The following is an email message posted to the IAJGS Public Records Access Alert mailing list by Jan Meisels Allen, Chairperson, IAJGS Public Records Access Monitoring Committee. It is republished here with the permission of the author:
Colorado joins the states taking on consumer privacy protections by enacting House Bill 18-1128, signed by Governor Hickenlooper on May 29, 2018 and which becomes effective September 1, 2018. To read the summary see: http://leg.colorado.gov/bills/hb18-1128, and for full text see: http://leg.colorado.gov/sites/default/files/documents/2018A/bills/2018a_1128_signed.pdf. The bill requires entities to implement and maintain reasonable security procedures, proper disposal of documents that contain confidential information, ensure that confidential information is protected when transferred to third parties, and notify affected individuals of data breaches in the shortest time frame in the country.
Covered entities are those that “maintain, own or license personal identifying information (PII) of a Colorado resident”. PII is defined to include: a social security number; personal identification number; password; passcode; official state or government-issued driver’s license or identification card number; government passport number; biometric data; employer, student, or military identification number; or financial transaction device.
Data breaches notification law was strengthened and that covered entities must notify the affected individuals within 30 days after determining that a security breach occurred that resulted in, or is likely to result in, misuse of personal information. The 30-day notification is currently the shortest of any state. The law does not provide for exemptions for those subject to federal requirements, and if there is a conflict between the 30-day time period of the Colorado law and a time period in another federal or state law the law with the shortest time frame for providing notice controls.
Personal information which can trigger a data breach notification if compromised is defined in the new law as: a Colorado resident’s first name or first initial and last name in combination with any of the following data elements: social security number; student, military or passport identification number; driver’s license number or identification card number; medical information; health insurance identification number; or biometric data. The definition also includes a Colorado resident’s username or e-mail address in combination with a password or security questions and answers that would permit access to an online account or a Colorado resident’s account number or credit or debit card number in combination with any required security code, access code, or password that would permit access to that account.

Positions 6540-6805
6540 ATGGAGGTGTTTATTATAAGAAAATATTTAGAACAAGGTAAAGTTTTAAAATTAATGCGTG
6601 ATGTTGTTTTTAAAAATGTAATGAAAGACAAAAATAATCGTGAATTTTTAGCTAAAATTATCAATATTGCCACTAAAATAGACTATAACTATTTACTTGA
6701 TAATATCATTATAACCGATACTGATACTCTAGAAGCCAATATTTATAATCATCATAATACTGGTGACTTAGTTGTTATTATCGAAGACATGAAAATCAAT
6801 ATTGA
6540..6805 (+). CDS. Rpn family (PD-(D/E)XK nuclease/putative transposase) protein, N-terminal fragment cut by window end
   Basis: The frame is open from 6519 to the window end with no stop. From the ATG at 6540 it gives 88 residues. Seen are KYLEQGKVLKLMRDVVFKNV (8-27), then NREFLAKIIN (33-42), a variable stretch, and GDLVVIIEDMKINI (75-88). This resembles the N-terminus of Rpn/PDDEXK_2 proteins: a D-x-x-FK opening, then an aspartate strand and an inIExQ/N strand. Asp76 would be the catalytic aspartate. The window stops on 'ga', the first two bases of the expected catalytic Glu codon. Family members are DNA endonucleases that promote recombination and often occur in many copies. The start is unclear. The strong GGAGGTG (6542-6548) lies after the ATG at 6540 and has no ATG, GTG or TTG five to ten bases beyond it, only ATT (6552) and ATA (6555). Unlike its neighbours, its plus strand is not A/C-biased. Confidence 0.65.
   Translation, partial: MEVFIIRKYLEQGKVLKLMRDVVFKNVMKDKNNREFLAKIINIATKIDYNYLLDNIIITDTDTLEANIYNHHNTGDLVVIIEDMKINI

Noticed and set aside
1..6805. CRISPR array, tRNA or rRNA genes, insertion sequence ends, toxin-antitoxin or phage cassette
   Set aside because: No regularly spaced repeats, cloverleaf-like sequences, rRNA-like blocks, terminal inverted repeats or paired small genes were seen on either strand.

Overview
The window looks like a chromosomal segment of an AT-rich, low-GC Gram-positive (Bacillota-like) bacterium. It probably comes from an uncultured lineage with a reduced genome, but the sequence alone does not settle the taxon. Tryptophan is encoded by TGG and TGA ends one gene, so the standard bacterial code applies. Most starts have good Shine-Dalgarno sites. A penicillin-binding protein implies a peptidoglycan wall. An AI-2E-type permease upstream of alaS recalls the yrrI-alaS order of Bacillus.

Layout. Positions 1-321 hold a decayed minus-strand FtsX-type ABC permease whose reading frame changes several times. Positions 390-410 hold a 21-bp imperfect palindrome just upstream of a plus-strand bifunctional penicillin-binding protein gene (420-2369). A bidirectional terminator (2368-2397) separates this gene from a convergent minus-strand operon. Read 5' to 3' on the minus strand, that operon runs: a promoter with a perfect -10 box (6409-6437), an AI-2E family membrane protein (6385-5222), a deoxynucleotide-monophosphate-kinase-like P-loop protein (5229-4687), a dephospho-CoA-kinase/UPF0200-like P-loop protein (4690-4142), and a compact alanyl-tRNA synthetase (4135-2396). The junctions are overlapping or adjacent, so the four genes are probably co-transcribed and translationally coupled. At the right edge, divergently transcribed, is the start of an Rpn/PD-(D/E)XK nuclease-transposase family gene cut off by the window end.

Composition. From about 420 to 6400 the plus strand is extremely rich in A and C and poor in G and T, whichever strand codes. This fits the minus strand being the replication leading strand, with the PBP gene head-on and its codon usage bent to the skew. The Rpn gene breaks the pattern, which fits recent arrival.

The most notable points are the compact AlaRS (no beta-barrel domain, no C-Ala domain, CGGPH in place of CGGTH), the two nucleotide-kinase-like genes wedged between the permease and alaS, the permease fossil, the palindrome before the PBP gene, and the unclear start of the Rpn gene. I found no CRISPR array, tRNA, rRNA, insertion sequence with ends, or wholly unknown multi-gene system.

The Attorney General’s office, which spearheaded the legislation, is authorized to enforce these new requirements and may bring an action in law or equity to ensure compliance or recover direct economic damages resulting from a violation.
California and Vermont have also enacted laws affecting consumer privacy which have been reported on previously in the IAJGS Records Access Alert.
But what is a happening from the federal government? As previously report the CONSENT Act (S. 2639/ H.R.5815) would give consumers the right to know about what data companies collect on them and to opt out . A second bill, Social Media Privacy Protection and Consumer Rights Act of 2018 (S-2728) similarly has had not hearings or actions. The House of Representatives has two bills, Balancing the Rights of Web Surfers Equally and Responsibly Act (HR 2520) and Secure and Protect Americans’ Data Act (HR 3896). Both bills are sitting in committee. The White House is exploring a voluntary alternative to the GDPR.
However, Senator Mark Warner(D-VA) released a document outlining a list of policy options for national legislation on data security and privacy. One of the options is a ” comprehensive GDPR-like data protection legislation,” a reference to the European Union’s General Data Protection Regulation (GDPR)”. The IAJGS Records Access Alert has reported numerous times on the GDPR. Senator Warner’s report which may be read at: https://graphics.axios.com/pdf/PlatformPolicyPaper.pdf. He says: ” The US could adopt rules mirroring GDPR, with key features like data portability, the right to be forgotten, 72-hour data breach notification, 1st party consent, and other major data protections. Business processes that handle personal data would be built with data protection by design and by default, meaning personal data must be stored using pseudonymisation or full anonymization.”
To read the previous IAJGS Records Access Alert postings about the California and Vermont Privacy laws, Trump Administration Voluntary Alternative to GDPR, European Union’s security and privacy issues and more go to: http://lists.iajgs.org/mailman/private/records-access-alerts/. You must be registered to access the archives. To register go to: http://lists.iajgs.org/mailman/listinfo/records-access-alerts and follow the instructions to enter your email address, full name and which genealogical organization with whom you are affiliated You will receive an email response that you have to reply to or the subscription will not be finalized.
Jan Meisels Allen
Chairperson, IAJGS Public Records Access Monitoring Committee